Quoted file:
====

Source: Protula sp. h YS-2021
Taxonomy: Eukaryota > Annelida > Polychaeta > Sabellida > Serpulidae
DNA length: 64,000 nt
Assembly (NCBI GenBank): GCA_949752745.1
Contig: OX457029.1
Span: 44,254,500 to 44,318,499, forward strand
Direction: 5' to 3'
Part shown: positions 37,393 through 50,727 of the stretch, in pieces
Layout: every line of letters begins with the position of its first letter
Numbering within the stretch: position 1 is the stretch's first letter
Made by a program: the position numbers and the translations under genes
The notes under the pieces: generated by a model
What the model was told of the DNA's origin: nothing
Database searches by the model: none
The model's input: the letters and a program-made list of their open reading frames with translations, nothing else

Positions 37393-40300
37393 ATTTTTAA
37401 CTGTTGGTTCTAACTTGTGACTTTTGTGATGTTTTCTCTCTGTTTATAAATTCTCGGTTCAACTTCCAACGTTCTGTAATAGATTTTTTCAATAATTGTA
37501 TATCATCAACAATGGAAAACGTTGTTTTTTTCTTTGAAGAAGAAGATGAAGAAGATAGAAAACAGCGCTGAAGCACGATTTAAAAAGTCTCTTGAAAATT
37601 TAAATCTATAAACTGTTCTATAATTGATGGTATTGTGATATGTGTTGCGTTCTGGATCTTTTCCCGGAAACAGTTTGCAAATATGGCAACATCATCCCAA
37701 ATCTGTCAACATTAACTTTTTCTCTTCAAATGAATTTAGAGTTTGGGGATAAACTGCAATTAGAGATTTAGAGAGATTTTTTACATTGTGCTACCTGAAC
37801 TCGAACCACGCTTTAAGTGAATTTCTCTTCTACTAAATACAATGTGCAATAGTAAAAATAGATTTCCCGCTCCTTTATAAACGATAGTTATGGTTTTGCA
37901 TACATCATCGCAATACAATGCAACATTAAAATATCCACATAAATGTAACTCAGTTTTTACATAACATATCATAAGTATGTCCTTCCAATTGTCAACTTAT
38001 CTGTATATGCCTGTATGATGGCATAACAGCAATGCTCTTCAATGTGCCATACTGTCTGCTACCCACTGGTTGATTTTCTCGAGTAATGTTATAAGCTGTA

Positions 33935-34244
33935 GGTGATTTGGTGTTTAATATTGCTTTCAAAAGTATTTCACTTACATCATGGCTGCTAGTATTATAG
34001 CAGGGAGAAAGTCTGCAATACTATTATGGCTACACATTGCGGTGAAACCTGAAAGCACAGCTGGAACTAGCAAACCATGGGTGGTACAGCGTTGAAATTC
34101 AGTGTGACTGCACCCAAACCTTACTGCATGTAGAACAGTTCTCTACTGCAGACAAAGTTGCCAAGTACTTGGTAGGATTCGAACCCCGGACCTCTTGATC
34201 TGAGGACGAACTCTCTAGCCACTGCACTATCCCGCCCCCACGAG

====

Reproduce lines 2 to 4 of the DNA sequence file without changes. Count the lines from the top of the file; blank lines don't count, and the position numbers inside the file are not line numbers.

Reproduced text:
Taxonomy: Eukaryota > Annelida > Polychaeta > Sabellida > Serpulidae
DNA length: 64,000 nt
Assembly (NCBI GenBank): GCA_949752745.1